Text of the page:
December 9, 1999
Under the circumstances presented, it is not improper for a judge's association
to seek to file an amicus curiae brief in the Court of Appeals with respect
to the Court's review of a determination of the State Commission on Judicial
Conduct that a judge should be removed from office, provided that the brief
sought to be filed addresses an issue affecting the judiciary as a whole
and not the particular circumstances of the judge.
22 NYCRR 500.11; 100.2(C);
Opinion 97-97 (Vol. XVI);
Matter of Greenfield, 76 N.Y.2d 293 (1990).
The State Commission on Judicial Conduct has rendered a determination that a judge should be removed from judicial office. The matter is now before the Court of Appeals for its review of the Commission's determination. In connection with that review a judge's association (on whose executive committee the judge in question serves), wishes to file an amicus curiae brief on behalf of the association. As stated by the president of the association:
Our main concern is with regard to certain charges in the formal written complaint. The particular charge we are most concerned with is comments suggesting that attorneys should settle cases because the judge had other things to do in the evening in question. We are not condoning what Judge _______ was found to have said, but our association is concerned about the ability or inability to put pressure on attorneys' to settle cases. We need to maintain the independence of the judiciary.
In Opinion 97-97 (Vol. XVI), mentioned in the letter of inquiry, the Committee did not have before it a request concerning the propriety of seeking to file an amicus curiae brief in the Court of Appeals. Rather, the request was from a judge's association that it be permitted to "communicate with the Court of Appeals during its review of the State Commission's determination to express the association's views concerning a less severe sanction" than removal of one of its members and "to make public statements recommending that the judge not be removed." There was no mention in the inquiry or the Committee's opinion of submitting an amicus curiae brief, which, in any event, requires the permission of the Court of Appeals. 22 NYCRR 500.11.
Advising against such a course of conduct, the Committee cited section 100.2(C) of the Rules Governing Judicial Conduct which provides that "[a] judge shall not lend the prestige of judicial office to advance the private interests of the judge or others . . . ." This section also provides that "[a] judge shall not testify voluntarily as a character witness." 22 NYCRR 100.2(C). The Committee went on to state that "[a]s a general matter, these rules prohibit judges from intervening without official solicitation, in judicial or administrative proceedings involving professional or criminal misconduct." Opinion 97-97 (Vol. XVI).
Yet, as pointed out by the inquirer, a judicial association did submit an amicus curiae brief in Matter of Greenfield, 76 N.Y.2d 293 (1993), in which the Court of Appeals was reviewing a Commission determination that had censured a judge because he failed to render decisions promptly in a number of pending cases.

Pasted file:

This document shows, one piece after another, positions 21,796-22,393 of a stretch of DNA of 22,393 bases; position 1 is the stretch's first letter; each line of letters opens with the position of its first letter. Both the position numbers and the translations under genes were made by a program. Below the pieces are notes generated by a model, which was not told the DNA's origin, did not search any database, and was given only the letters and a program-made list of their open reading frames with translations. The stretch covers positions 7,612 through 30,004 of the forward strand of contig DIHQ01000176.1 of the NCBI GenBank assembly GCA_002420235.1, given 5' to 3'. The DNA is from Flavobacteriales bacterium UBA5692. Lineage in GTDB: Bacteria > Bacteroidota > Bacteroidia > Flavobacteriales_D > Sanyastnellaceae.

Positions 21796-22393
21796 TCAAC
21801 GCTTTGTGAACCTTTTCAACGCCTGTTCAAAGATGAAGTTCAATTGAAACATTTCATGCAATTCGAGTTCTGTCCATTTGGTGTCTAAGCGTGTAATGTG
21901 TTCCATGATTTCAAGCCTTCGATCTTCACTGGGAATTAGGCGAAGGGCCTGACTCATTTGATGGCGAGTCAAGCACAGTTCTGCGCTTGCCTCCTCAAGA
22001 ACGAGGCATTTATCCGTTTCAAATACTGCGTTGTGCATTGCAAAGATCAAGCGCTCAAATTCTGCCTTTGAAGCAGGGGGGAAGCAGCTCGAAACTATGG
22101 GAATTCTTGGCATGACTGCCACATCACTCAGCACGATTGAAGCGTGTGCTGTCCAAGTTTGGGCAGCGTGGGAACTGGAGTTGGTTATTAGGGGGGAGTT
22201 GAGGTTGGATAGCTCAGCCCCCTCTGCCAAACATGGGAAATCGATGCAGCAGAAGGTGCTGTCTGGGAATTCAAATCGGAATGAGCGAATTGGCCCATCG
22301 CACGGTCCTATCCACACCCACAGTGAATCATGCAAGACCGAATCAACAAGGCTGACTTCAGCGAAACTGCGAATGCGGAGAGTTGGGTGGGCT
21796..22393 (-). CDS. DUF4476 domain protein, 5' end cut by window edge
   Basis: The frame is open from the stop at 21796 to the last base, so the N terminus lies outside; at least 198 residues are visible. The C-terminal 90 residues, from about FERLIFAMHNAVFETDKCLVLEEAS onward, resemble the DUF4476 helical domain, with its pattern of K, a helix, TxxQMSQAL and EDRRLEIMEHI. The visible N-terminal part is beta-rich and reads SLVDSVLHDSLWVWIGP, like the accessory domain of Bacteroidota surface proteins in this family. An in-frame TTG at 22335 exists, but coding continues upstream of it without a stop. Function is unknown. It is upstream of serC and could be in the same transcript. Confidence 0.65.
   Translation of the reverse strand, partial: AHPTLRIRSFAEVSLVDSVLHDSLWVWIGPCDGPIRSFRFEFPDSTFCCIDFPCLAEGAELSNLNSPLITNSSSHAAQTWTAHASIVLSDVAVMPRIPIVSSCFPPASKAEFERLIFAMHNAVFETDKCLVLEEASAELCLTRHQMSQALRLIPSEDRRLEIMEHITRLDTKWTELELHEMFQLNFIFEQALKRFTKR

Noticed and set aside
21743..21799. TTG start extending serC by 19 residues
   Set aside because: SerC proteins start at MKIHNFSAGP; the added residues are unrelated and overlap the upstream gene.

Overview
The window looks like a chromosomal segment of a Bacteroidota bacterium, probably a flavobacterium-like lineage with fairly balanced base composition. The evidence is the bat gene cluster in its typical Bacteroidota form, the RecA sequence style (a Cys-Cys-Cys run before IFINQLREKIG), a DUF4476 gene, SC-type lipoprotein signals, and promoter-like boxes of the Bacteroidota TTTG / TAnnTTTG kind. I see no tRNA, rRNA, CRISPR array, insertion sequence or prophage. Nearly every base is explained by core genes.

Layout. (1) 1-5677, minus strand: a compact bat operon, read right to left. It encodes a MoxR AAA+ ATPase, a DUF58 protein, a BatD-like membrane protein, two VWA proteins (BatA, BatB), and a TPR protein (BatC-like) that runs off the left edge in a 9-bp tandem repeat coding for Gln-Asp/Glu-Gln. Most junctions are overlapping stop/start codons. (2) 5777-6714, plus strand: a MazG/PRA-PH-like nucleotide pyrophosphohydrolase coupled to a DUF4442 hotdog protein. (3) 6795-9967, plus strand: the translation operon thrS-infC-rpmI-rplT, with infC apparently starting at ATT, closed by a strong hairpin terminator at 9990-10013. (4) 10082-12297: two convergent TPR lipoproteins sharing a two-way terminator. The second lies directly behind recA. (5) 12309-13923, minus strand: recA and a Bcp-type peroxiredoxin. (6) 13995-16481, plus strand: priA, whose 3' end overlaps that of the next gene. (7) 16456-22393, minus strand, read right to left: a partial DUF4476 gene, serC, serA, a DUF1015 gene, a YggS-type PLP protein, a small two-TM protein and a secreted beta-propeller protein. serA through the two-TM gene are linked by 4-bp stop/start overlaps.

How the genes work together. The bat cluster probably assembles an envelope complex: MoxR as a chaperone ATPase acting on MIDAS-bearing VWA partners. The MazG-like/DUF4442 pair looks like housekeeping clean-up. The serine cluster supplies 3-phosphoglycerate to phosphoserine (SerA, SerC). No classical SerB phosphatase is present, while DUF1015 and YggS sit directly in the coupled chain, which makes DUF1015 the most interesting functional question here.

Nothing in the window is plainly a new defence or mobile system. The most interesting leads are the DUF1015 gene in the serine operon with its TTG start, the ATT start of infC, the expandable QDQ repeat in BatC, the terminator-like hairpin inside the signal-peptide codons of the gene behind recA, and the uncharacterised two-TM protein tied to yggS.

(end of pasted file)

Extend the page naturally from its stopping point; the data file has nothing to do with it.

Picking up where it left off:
We believe that the position of the Committee expressed in Opinion 97-97 (Vol. XVI) and the fact that a judge's association had earlier filed an amicus curiae brief in the Court of Appeals in a case involving judicial discipline are not inconsistent. As indicated above, the judge's association in Opinion 97-97 (Vol. XVI), was not seeking to file an amicus curiae brief. Instead, it wished to express its views, both to the Court of Appeals and to the public at large, solely with respect to whether one of its members should be removed from office. No issue of general import to the judiciary was being raised, formally in an amicus curiae brief, or otherwise. In Matter of Greenfield, 76 N.Y.2d 293 (1990), however, as the synopsis of the amicus curiae brief reported at 76 N.Y.2d 294 indicates, the judge's association raised a legal question of substantial significance concerning the judiciary, i.e. whether in the absence of judicial corruption or other malfeasance, the State Commission on Judicial Conduct had "jurisdiction to discipline judges for mere delay in deciding matters." 76 N.Y.2d at 294. Clearly, such a question raised an important issue that extended beyond the particulars of the case before the Court.
Thus, while it is quite true that the acceptance by the Court of the kind of proposition being advanced in Greenfield could inure to the benefit of the judge whose matter was being reviewed, that fact alone should not generally bar a judge's association from seeking to bring to the Court's attention a significant issue that may have ramifications extending beyond the circumstances of that particular judge. It is axiomatic that judges can not be partisans of other judges. But, we are of the view that what is being proposed herein does not, on its face, constitute an impermissible "intervening without official solicitation" in a judicial proceeding on behalf of the respondent-judge. This presumes that the association recognizes the responsibility of avoiding partisanship on behalf of the judge and that its brief is therefore confined to matters bearing directly upon the functioning of the judiciary as a whole. Accordingly, in our opinion, it is not improper for the inquiring judge's association to seek to file an amicus curiae brief if it seeks to address questions present in the particular case before the Court of Appeals that involve the functioning of the judiciary in the settling of cases.
Nothing contained herein is intended to express an opinion concerning the
determination of the Commission or the issues presented in the matter or
whether leave to file an amicus curiae brief in the Court of Appeals should